The following is a guest post from Elsie Brown. Elsie is a college student and phlebotomist who writes about frugality and personal finance at her blog, Gundo Money. Check it out!
If you don’t know me personally I’m a professional blood sucker. I work at a hospital and basically my job is to walk around with needles and draw blood all day. Lately at the hospital we’ve been training new phlebotomists and man do they suck. They don’t know how to order the tests correctly, they can’t figure out our computer program, and they miss like every other patient. It’s frustrating to deal with and it’s got me wondering was I ever this bad? The answer is yeah, I really was.
When I started my phlebotomy career I was 18 with all the confidence of a baby sheep. I was a good student and aced all my tests, but somehow when the job started it was a completely different world. The medical terminology didn’t make sense, none of the doctors’ writing was legible, and I just generally felt like I wasn’t doing a good job. I’d call a patient back and not be able to get their blood. Some patients were understanding but others told me I needed better training or “where’s the other lady I want her to draw my blood.” I would go in the back and cry and feel like I was no good, that I really wasn’t cut out for this job. But something happened over time. The more I failed the better I got and eventually I didn’t feel out of place. I actually liked the job.
All this has me thinking about focused effort vs. natural skill and how our beliefs about what we can and cannot achieve leak into every area of our lives including our financial situation. No one is born with the natural ability to draw blood, sure some are better than others, but it’s a skill that everyone has to practice to master. In the same way, no one is born knowing how to handle money. We all learn it the same way, one blog post or school lecture at a time. I think we can agree that there are gifted people in the world and when a gifted person works hard to develop a skill they may out-achieve a person with average abilities. However, there is no replacement for hard work. Whitney Houston didn’t just know how to sing well, Bobby Fischer didn’t just exit the womb with a chess piece in his hand–they had to practice like we all do.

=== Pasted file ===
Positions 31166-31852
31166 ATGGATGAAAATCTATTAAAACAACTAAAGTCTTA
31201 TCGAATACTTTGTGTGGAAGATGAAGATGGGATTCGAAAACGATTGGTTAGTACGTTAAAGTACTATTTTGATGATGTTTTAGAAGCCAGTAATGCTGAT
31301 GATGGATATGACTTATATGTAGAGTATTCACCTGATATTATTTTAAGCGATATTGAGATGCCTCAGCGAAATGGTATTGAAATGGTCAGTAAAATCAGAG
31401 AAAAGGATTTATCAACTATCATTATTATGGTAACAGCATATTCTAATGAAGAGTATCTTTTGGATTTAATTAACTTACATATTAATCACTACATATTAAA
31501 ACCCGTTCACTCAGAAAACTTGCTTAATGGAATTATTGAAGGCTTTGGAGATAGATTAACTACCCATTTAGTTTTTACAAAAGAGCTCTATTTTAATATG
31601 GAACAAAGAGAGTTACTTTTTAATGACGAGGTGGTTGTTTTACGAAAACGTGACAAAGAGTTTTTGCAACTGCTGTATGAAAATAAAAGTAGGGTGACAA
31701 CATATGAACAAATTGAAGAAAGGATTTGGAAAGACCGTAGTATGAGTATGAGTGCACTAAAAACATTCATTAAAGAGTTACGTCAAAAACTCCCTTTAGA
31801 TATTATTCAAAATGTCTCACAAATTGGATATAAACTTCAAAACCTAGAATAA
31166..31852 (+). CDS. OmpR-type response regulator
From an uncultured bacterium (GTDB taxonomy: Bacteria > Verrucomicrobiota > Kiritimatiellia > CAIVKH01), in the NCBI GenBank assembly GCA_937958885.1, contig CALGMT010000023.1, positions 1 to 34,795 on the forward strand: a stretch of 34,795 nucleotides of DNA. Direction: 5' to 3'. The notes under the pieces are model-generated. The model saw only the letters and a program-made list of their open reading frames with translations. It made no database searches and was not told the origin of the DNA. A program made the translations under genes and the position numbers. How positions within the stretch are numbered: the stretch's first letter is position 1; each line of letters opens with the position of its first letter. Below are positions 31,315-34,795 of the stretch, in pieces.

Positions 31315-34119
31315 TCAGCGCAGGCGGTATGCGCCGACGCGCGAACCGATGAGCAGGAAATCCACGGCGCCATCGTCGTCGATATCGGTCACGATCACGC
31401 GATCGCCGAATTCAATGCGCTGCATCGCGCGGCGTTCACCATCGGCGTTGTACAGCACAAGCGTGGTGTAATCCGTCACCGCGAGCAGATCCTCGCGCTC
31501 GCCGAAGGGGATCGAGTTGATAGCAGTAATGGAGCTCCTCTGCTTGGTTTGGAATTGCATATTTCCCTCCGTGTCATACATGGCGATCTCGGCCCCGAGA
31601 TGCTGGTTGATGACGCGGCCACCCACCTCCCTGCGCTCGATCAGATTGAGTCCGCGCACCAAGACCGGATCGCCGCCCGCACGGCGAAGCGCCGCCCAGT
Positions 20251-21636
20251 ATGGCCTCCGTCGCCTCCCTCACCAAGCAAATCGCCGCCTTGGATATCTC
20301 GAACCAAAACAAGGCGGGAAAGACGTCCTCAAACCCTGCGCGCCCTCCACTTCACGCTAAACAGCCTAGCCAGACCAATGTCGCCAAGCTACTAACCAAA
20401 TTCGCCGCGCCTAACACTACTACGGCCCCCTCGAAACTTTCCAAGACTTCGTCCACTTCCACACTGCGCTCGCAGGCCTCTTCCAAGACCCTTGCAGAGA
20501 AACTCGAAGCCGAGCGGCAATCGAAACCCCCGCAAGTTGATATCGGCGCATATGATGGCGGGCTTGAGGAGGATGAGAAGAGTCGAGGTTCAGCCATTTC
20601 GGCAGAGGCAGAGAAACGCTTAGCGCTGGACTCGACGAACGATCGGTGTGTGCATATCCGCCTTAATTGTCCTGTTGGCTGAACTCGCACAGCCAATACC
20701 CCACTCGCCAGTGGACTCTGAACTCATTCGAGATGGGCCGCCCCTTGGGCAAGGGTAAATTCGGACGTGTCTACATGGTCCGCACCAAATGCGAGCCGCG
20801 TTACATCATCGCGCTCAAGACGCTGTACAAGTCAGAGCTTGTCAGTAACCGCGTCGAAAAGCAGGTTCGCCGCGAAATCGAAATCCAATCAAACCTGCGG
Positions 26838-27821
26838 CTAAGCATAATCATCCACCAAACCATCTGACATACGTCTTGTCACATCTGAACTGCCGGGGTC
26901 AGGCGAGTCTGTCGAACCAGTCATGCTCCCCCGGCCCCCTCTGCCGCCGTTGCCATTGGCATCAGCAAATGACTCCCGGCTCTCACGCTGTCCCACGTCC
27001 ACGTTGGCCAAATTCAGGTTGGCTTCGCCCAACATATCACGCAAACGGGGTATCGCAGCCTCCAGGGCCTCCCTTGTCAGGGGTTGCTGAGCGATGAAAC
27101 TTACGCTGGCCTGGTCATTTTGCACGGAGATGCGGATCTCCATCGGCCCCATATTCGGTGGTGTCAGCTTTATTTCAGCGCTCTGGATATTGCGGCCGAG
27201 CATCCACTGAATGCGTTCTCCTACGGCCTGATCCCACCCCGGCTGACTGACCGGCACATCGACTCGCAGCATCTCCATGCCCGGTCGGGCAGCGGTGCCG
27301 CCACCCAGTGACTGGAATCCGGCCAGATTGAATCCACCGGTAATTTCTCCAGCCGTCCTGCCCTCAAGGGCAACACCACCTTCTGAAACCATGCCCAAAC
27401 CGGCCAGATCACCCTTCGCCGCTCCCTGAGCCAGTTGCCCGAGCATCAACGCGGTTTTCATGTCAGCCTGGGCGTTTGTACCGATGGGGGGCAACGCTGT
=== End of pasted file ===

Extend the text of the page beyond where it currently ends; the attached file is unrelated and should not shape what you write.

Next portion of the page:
Greatness Takes Small, Action-Packed Steps
In his book Outliers, Malcolm Gladwell brought into popular knowledge the idea of the 10,000 hour rule. This is the idea that becoming great at anything takes 10,000 hours and is mostly a matter of deliberate practice, over and over again. Our great musicians and thinkers had to study and practice for years before they reached the level they’re at today. When we’re seeing the finished product of well-written novel or a beautiful piano sonata we are experiencing the fruits of years of labor. When I listen to financial experts talk about stocks or when I meet someone who’s saved $500,000 I know they’ve gotten to that level through years of incremental practice.
So what I want to express here is anyone can become smart about money and live a financially free life. The catch is, it’s going to take effort. A huge piece of the “getting good at something” puzzle is effort. The people who become doctors are not the best and brightest, but the people who are willing to stick with school for eight grueling years. The people who get jobs in a tough economy are often not the best candidates but rather the people who will keep asking and stay with it until they get hired. This stick-to-itiveness, also known as grit, is the key ingredient to anyone who wants to develop a skill.
Once you have the drive, or course, comes the action. Practice is so understated these days and I feel like people give up on themselves too quickly. There’s this reasoning that if you’re not good at something right away you should go find something you are good at. I think about myself with phlebotomy. If I would’ve quit I would have sold myself short, I never would have been able to develop the skills I have today. So next time you feel down about not having an ability, try practicing it. Next time you really want to buy that new iPhone, just walk past the store.